What teenage girl hasn’t wondered what it would be like to be someone else? To be more popular? Now imagine you’ve figured out the secret to actually do it, to change your life. That’s the concept behind GCC member Elise Allen’s new book, Populazzi, published this month through Harcourt.
As always, here’s a little bit about her books to get you hooked:
WHAT WOULD YOU DO if you had the chance to erase your past and reinvent yourself as the person you’ve always wanted to be? Would you grab it? Would you stick with it, no matter what the consequences?
Cara Leonard always wished she could be one of those girls: confident, self-possessed, and never at a loss for the perfect thing to say. One of the Populazzi. It always seemed impossible… but now could be her chance.
When Cara moves to a new school just before junior year, her best friend urges her to seize the opportunity and change her life… with the help of The Ladder. Its rungs are relationships, and if Cara transforms herself into the perfect girlfriend for guys higher and higher on the Popularity Tower, she can reach the ultimate goal: Supreme Populazzi, the most popular girl in school.
The Ladder seems like a lighthearted social experiment — a straight climb up — but it quickly becomes gnarled and twisted. And when everything goes wrong, only the most audacious act Cara can think of has a chance of setting things even a little bit right.
Here’s what Elise had to say:
Q: In ADIOS TO ALL THE DRAMA, Mariana is a bridesmaid in her cousin’s wedding. How many times have you been a bridesmaid and what’s the worst dress you ever wore?
Elise: I’ve been a bridesmaid twice (if you count maid of honor), and both my sister and my sister-in-law were very good to me in the dress department. I don’t have a single complaint.
Q: I’ve used some of my personal background in each of my novels. Did you take any snippets from your real life when writing your latest book? Base any characters on real people?
Elise: Oh sure, there are definite snippets from my real life, but they’re very different in the context of the book. For example, when I was younger I had a tough time feeling like I fit in with my Dad and his second family… with the exception of one Christmas, when his then-wife pulled out all the stops to give my sister and I this magical holiday, which was even more magical since we’re Jewish and don’t celebrate it, so the trappings of Christmas were exotic and wonderful. Cara recalls a similar experience in her past, though it plays out a little differently than mine did. As for basing characters on real people… I sometimes start from a real person for inspiration, but eventually the character grows and morphs into someone much more unique.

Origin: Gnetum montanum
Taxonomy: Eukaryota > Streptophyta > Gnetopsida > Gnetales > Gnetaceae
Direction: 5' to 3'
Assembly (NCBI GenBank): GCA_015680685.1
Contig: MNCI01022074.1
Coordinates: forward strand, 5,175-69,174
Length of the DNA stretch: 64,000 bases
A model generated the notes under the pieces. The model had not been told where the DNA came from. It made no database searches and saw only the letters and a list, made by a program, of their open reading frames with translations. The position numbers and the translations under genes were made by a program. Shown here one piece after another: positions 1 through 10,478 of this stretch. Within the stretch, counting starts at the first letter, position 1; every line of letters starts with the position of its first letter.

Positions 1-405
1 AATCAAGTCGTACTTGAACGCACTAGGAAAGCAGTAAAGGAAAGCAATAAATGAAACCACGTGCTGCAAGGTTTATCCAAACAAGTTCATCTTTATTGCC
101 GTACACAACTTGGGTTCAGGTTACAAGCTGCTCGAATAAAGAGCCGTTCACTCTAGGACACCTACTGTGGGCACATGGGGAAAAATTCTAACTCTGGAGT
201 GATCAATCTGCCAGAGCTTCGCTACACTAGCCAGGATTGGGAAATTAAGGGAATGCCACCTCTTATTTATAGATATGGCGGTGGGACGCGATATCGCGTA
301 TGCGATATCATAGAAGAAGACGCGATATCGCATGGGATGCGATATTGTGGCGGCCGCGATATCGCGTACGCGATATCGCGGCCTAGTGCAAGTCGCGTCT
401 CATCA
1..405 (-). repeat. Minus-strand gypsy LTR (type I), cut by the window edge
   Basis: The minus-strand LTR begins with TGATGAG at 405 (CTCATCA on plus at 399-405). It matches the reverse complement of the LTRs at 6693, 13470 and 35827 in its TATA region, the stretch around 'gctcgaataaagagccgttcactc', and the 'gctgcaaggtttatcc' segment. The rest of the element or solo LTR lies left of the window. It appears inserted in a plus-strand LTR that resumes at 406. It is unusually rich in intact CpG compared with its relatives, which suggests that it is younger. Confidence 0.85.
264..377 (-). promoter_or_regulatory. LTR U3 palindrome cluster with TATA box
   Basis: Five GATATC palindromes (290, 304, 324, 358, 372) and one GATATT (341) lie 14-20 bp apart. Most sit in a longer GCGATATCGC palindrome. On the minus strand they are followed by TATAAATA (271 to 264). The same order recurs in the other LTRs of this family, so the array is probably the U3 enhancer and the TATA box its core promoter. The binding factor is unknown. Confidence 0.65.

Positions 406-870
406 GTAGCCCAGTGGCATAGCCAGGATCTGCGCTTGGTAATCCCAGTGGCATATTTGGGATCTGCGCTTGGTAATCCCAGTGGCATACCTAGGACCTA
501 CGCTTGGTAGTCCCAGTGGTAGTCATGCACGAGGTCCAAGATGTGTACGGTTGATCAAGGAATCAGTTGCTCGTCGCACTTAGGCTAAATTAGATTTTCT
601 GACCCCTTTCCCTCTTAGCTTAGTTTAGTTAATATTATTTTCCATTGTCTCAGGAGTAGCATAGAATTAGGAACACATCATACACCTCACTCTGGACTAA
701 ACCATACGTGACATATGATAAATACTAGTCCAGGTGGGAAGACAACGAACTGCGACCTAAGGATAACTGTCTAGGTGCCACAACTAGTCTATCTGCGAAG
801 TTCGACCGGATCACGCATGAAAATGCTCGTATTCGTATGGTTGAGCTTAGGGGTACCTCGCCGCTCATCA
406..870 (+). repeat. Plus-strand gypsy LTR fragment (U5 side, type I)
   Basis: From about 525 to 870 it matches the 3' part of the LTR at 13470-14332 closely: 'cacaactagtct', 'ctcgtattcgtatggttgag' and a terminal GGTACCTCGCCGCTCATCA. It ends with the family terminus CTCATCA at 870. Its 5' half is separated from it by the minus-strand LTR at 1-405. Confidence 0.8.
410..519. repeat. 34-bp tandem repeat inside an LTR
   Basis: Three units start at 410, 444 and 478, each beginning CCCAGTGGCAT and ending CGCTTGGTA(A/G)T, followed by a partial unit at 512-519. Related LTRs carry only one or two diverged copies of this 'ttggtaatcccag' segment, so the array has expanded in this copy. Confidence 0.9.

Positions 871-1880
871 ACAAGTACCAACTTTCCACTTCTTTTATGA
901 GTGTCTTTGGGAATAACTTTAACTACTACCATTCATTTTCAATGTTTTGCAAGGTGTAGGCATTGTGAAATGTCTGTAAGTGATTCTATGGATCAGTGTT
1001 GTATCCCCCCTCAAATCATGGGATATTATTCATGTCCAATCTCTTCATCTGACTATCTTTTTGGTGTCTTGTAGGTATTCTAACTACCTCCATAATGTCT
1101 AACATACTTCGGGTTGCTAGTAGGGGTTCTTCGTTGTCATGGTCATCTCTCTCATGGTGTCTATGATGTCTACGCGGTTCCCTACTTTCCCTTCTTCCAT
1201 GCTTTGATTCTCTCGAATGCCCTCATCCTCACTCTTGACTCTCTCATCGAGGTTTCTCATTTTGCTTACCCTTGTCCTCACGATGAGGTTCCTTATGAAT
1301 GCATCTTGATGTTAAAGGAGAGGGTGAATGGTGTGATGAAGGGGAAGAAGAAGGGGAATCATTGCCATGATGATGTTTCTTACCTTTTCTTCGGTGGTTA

Q: Let’s talk publishing. What was harder for you, finding an agent or an editor? Why?
Elise: Definitely harder finding an editor, since my agent sought me out. I had a unique path to publication; my agent started out as a TV exec, and I met her when I pitched her a TV movie. We went back and forth developing the idea, but before we could get it off the ground, she left the company. A year or so later she switched to agenting, and called to see if I had any book ideas. As for finding an editor, I developed Populazzi as a pitch with sample chapters, then went to New York on a whirlwind trip with my agent and pitched to what felt like an endless parade of editors. A few of them were interested in the book, but Samantha McFerrin was clearly the perfect match, and I loved working with her. I’d do it again in a heartbeat.
Q: Where did the idea for you latest novel come from?
Elise: Edith Wharton’s Custom of the Country. Her version of the very stratified society of turn-of-the-last-century Manhattan reminded me a lot of the very stratified society of high school. Populazzi is a very different kind of book than Custom of the Country, which is a biting satire with a very unlikable protagonist, but that was the initial inspiration.
Q: Where were you when you found out that your latest novel was going to be published? Tell us the story.
Elise: DISNEYLAND!!!! I was waiting for the rafts to Tom Sawyer Island (whatever – I don’t care how much pirate stuff is there, I refuse to call it Pirate Island – it’s Tom Sawyer Island) when I got the call from my agent that we had some offers. At that point I knew it would be published somewhere. When I learned the deal was cemented with Harcourt, I was in my car driving to dinner with my dad and his family. They were visiting L.A. and we’d planned a meal at some fancy-schmancy Italian restaurant in Beverly Hills… so we made it a book celebration!
Thank you, Elise! Now, everyone go out and buy books, lots and lots of books!